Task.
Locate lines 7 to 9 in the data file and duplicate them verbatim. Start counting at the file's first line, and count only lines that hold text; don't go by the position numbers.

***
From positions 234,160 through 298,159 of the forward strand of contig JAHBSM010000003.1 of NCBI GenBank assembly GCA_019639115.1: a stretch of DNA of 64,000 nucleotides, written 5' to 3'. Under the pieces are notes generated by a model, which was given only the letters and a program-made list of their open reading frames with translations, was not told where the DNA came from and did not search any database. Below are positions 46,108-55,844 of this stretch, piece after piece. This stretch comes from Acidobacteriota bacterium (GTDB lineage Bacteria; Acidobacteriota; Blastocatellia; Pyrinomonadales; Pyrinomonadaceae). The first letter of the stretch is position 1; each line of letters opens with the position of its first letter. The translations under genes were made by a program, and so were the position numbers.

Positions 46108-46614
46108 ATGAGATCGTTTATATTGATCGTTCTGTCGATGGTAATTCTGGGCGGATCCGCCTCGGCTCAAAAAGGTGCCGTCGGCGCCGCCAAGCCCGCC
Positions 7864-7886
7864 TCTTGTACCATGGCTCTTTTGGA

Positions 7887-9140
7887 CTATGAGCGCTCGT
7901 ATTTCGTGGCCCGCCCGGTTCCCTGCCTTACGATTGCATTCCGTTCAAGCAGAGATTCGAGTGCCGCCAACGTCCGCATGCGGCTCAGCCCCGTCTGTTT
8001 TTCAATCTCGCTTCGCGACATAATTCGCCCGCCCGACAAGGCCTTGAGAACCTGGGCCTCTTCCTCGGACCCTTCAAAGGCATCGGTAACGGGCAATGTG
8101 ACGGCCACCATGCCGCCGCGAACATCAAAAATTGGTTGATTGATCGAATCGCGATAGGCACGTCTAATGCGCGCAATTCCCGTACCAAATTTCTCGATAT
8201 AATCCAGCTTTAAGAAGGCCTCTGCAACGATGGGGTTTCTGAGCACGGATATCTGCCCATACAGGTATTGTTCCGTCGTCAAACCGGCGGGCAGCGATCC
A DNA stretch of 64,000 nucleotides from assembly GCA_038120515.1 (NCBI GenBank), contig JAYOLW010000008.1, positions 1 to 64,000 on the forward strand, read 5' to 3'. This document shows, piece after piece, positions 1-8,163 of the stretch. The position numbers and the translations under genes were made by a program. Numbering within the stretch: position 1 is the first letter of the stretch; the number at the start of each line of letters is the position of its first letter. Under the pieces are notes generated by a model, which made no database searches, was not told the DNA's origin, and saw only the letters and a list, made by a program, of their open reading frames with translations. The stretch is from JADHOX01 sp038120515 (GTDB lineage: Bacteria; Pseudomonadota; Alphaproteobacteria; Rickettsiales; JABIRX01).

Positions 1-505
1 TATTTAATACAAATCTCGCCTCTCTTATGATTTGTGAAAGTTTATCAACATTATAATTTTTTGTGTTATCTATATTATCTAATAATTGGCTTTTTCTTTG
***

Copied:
7887 CTATGAGCGCTCGT
7901 ATTTCGTGGCCCGCCCGGTTCCCTGCCTTACGATTGCATTCCGTTCAAGCAGAGATTCGAGTGCCGCCAACGTCCGCATGCGGCTCAGCCCCGTCTGTTT
8001 TTCAATCTCGCTTCGCGACATAATTCGCCCGCCCGACAAGGCCTTGAGAACCTGGGCCTCTTCCTCGGACCCTTCAAAGGCATCGGTAACGGGCAATGTG